In its third vote on the issue in less than a month, the Bath City Council decided Wednesday to release to the public all information related to the city’s sale of a former hospital building.

However, Bath City Manager Bill Giroux said the only document previously withheld from the public was a one-page memo that included some lease information about the building’s tenants.

The council’s decision reverses two earlier votes, one on Aug. 21 to keep secret all documents and discussions related to an executive session about the sale, and a second vote on Sept. 4 to reveal the information only to an investigator the city plans to hire.

The earlier votes sparked criticism from a small but vocal group of residents who have questioned why Bath officials sold the former Mid Coast Hospital on Park Street without listing the property for sale publicly.

The critics launched a recall effort against five of the nine councilors in August but later suspended it.

During Wednesday’s special meeting, Councilor David Sinclair said a third vote to make public all executive sessions, emails and memoranda related to the sale would put to rest any insinuations that city officials were trying to hide something.

“It’s an emotional topic and we just need to get past it,” Sinclair said.

Giroux advised the council that their vote would result in the release of one previously undisclosed document, of which he had made copies to distribute at the meeting if the council voted to do so.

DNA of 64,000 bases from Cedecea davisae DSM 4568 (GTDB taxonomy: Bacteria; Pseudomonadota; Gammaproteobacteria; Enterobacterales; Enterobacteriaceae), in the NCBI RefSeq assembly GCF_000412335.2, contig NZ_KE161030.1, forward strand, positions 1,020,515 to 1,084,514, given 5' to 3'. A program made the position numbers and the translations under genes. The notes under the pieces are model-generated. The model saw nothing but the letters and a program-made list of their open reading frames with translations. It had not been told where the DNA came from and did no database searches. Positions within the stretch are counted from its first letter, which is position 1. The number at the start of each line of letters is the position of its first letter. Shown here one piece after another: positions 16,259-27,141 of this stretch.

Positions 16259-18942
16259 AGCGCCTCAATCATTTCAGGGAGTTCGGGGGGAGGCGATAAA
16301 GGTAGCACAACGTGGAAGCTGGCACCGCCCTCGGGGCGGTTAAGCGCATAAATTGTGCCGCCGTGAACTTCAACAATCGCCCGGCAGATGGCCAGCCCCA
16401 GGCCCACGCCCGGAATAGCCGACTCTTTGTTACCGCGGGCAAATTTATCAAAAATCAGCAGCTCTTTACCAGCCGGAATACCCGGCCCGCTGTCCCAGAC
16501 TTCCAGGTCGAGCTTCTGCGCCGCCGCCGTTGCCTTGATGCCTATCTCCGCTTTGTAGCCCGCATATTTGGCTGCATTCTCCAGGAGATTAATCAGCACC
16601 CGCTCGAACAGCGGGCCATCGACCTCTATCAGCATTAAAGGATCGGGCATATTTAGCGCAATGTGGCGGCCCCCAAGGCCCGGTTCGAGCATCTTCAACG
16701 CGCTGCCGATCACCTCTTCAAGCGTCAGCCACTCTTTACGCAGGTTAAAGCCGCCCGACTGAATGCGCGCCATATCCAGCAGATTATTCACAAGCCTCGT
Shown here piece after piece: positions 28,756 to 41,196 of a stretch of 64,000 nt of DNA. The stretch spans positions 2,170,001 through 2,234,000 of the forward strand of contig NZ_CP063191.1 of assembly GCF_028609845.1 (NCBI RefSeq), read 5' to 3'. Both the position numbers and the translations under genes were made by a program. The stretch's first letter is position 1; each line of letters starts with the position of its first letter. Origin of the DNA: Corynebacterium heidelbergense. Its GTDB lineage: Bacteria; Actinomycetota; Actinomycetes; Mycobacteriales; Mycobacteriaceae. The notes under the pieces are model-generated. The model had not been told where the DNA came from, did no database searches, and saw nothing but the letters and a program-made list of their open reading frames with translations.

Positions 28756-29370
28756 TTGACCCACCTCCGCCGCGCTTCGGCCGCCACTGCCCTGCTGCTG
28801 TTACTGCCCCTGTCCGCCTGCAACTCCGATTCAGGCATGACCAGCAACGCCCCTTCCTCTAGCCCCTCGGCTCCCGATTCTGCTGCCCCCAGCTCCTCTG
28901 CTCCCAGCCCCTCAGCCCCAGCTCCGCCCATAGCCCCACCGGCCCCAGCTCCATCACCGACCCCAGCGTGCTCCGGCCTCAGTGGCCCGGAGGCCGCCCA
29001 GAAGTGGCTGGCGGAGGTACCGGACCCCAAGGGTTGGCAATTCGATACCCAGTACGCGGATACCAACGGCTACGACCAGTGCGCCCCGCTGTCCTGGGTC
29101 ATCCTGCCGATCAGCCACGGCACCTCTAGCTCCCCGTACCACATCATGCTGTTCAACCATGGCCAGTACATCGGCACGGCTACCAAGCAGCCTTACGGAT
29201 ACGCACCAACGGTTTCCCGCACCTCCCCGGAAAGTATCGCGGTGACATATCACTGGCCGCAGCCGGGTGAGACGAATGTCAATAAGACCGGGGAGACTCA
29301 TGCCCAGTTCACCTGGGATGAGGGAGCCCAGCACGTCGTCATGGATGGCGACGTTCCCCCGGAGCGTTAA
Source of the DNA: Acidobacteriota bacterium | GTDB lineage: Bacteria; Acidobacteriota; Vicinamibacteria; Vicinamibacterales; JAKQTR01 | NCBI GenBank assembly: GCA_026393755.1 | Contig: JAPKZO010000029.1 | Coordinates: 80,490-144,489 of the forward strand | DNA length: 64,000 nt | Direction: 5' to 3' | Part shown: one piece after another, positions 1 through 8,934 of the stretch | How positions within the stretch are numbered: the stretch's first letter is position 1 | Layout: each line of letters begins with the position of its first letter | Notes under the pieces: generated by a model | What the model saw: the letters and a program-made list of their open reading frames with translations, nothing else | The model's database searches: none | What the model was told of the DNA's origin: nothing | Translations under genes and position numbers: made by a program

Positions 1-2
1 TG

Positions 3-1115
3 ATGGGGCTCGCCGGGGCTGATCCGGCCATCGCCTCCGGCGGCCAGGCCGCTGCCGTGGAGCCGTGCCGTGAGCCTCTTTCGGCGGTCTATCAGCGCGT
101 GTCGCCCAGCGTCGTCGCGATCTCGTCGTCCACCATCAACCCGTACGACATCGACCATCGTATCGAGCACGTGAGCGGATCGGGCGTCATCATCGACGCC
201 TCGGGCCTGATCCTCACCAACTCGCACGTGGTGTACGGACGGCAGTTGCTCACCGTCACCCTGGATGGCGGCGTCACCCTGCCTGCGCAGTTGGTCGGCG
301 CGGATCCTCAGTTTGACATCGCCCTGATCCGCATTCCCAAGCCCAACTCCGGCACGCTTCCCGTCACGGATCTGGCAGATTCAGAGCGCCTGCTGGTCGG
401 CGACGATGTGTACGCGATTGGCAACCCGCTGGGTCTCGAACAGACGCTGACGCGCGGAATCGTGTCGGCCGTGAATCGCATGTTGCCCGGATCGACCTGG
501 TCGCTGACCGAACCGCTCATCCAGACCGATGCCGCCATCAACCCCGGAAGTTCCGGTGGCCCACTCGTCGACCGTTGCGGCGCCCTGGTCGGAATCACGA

Councilor Mari Eosco said before the vote that the memo should be made public, given its innocuous nature and the controversy it has generated.

“Let’s just go for broke, and let’s just release the document,” Eosco said.

The document itself was drafted Dec. 19 in preparation for an executive session.

It includes details about the four largest tenants of the former hospital, now an office building called Mid Coast Center, showing that the tenants pay a total of $456,000 a year in rent.

Mid Coast Center, given to the city and converted into an office building, was sold in April to Phippsburg developer Robert Smith for $799,000.

Critics of the sale have complained that the city did not solicit competing bids, and that the building was worth significantly more than its sale price.

The Bath Assessor’s Office website lists the property’s value as $6.5 million.

Bath officials chose to withhold some of the documents, arguing that they were not public because they pertained to an executive session to discuss the Mid Coast Center sale.

In the end, the council voted three times on whether to waive secrecy rules related to the executive session.

The first vote, on Aug. 21, resulted in a 7-1 decision against waiving the rules.

Several residents complained, and a recall effort was launched against five of the nine council members — those who opposed waiving the secrecy rules and are not up for re-election in November.

On Sept. 4, the council held a second vote after Eosco moved to waive the executive session label so the council could discuss it with an investigator.

The council then voted 6-2 to discuss details of the executive session with the investigator.

Wednesday’s decision to make the information public included three votes, one to make any meetings or executive sessions related to the sale public, one to release all documents related to the sale and a third to make public any emails or other correspondence related to the sale.

The measures passed 6-2, 6-2 and 8-0, respectively.


J. Craig Anderson can be contacted at 791-6390 or at:

[email protected]

Twitter: @jcraiganderson


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